Inevitably in the environment of speedy communication and social propaganda involving more than one language, unfortunate translations made their way into print. Phrasebooks offered such delights as “Give me for sixpence of this” (Soldaten-Sprachführer 1915) or, of a pair of shoes, “They pinnts me. No confortable” (Manuel de la Conversation. c. 1916), while postcards offered “A Zeppelin thrown down in the Vardar marshes”, or “Havoc home’s by the Germans brutal’s”.
A recent arrival on the LFWW desk is this double postcard, with views of the statue at the top of the basilica in Albert, before and after shelling. This was the subject of the famous Australian designation of the statue of the Virgin and Child as ‘Fanny Durack’, after the world-champion swimmer. The mistranslation is presumably via ‘lantern’ (the pillared canopy construction at the top of the tower) being linked with ‘lamp’, and making an unfortunate transition to ‘limp’. And ending up with something about as ironic, and nearly as funny, as ‘Fanny Durack’.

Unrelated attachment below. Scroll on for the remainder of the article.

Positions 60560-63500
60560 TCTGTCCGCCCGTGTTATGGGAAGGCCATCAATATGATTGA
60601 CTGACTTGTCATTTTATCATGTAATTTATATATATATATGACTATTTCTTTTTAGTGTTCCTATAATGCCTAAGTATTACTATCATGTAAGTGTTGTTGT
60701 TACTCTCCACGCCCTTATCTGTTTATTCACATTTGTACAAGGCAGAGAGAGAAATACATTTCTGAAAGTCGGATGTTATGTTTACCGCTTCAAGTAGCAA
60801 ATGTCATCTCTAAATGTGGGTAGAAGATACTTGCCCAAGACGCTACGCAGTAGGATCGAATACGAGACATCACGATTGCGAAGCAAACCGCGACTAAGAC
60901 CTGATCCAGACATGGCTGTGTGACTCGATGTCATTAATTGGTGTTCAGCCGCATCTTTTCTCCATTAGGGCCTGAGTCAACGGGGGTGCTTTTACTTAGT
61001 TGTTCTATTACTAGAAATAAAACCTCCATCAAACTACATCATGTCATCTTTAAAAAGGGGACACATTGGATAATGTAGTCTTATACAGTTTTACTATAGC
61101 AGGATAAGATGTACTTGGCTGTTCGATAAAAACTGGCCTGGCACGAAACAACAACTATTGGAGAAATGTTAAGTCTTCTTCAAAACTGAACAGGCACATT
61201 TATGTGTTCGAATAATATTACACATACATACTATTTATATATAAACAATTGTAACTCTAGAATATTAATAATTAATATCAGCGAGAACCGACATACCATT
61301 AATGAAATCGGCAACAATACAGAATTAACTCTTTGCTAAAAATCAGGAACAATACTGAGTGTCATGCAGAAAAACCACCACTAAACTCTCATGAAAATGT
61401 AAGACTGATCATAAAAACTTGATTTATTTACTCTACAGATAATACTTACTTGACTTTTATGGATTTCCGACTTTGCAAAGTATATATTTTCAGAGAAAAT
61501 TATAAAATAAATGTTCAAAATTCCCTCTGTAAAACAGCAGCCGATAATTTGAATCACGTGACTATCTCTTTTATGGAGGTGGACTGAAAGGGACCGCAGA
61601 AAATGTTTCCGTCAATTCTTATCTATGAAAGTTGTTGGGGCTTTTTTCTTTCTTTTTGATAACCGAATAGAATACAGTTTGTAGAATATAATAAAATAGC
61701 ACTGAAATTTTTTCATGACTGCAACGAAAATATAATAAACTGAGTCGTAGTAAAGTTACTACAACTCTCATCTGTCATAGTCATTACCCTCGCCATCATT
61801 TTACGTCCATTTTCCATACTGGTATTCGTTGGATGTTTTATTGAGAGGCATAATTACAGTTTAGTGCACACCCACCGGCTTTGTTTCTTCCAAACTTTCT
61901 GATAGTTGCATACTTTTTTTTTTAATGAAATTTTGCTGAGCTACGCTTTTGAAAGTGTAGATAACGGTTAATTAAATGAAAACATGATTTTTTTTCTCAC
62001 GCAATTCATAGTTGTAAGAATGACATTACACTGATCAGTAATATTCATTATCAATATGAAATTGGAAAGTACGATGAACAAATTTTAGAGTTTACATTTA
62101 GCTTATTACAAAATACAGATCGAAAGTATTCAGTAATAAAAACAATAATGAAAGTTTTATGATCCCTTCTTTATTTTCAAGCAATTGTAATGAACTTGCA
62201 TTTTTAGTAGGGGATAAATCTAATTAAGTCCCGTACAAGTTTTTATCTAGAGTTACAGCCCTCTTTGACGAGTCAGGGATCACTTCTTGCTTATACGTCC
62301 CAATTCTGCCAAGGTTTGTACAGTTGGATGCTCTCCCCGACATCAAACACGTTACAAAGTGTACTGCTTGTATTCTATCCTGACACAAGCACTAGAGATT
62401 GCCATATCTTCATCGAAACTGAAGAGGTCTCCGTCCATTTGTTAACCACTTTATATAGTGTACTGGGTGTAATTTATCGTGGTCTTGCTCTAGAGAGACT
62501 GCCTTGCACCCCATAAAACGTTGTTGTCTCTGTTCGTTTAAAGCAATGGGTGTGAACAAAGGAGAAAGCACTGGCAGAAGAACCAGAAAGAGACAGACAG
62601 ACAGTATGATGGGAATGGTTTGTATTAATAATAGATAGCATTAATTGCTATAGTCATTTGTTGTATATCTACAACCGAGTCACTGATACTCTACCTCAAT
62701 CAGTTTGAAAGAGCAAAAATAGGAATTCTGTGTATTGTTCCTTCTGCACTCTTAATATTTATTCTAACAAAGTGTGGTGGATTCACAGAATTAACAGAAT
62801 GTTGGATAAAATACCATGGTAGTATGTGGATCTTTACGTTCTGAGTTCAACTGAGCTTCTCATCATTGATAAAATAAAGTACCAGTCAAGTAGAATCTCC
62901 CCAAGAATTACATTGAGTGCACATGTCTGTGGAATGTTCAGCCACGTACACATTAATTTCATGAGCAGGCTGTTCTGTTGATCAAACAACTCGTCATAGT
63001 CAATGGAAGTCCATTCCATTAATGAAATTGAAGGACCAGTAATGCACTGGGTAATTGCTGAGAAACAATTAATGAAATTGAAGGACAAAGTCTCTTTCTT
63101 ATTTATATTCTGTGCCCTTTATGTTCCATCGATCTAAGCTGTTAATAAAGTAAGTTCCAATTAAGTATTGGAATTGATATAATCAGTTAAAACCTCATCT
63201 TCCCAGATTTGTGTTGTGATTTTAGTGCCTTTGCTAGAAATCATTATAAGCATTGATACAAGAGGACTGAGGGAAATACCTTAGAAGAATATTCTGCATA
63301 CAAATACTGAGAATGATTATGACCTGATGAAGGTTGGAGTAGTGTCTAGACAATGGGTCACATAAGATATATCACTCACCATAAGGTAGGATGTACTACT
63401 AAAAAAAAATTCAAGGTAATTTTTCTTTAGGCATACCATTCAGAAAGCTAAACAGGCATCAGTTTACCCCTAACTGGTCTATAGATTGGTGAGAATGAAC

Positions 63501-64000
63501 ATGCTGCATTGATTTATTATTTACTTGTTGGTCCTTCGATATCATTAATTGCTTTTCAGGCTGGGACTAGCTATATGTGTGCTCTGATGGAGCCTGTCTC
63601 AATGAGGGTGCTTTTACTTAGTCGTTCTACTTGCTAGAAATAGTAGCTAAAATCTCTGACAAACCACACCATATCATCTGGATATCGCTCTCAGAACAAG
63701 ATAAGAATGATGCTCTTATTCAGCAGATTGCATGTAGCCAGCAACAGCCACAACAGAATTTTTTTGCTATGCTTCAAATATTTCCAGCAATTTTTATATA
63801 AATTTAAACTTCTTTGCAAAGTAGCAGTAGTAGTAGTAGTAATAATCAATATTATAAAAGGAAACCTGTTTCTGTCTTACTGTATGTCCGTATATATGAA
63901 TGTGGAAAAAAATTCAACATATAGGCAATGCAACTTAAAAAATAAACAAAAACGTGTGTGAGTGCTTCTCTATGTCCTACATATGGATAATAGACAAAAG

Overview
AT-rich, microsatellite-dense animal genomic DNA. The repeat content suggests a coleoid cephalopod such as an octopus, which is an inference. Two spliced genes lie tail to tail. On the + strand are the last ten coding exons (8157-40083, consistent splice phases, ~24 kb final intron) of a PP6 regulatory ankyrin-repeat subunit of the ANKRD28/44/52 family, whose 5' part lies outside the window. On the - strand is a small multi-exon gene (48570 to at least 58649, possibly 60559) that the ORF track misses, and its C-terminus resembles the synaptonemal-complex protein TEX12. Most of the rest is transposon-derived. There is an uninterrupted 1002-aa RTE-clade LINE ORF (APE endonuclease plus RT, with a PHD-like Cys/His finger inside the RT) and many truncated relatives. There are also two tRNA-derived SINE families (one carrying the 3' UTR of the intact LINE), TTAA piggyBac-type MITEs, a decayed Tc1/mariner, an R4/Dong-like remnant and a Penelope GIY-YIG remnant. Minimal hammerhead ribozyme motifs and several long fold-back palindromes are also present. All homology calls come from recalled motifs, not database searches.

Deliberate wordplay was a continuing theme of soldiering during the war, satirising army life through the familiar, in the same way that men in the trenches belittled shells and guns through associating them with the familiars of city life: trams, trains and office machines. In these cases the references are hymns, food and the general need to pun. Freud proposed that the pun was ‘a victorious assertion of the ego’s invulnerability’, but also that puns admitted weakness, humour alleviating the stress of repressing unpleasant truths – these phrases pop up on the internet on any search for puns, but both ideas seem remarkably appropriate to the soldier’s lot. In an egregiously unfamiliar environment – the training camps threw together people who would otherwise have striven to keep themselves apart from each other – it is no wonder that people sought the familiar by which to both gauge the unfamiliar and to normalise it. Doing so asserted at least a semblance of control over their situation.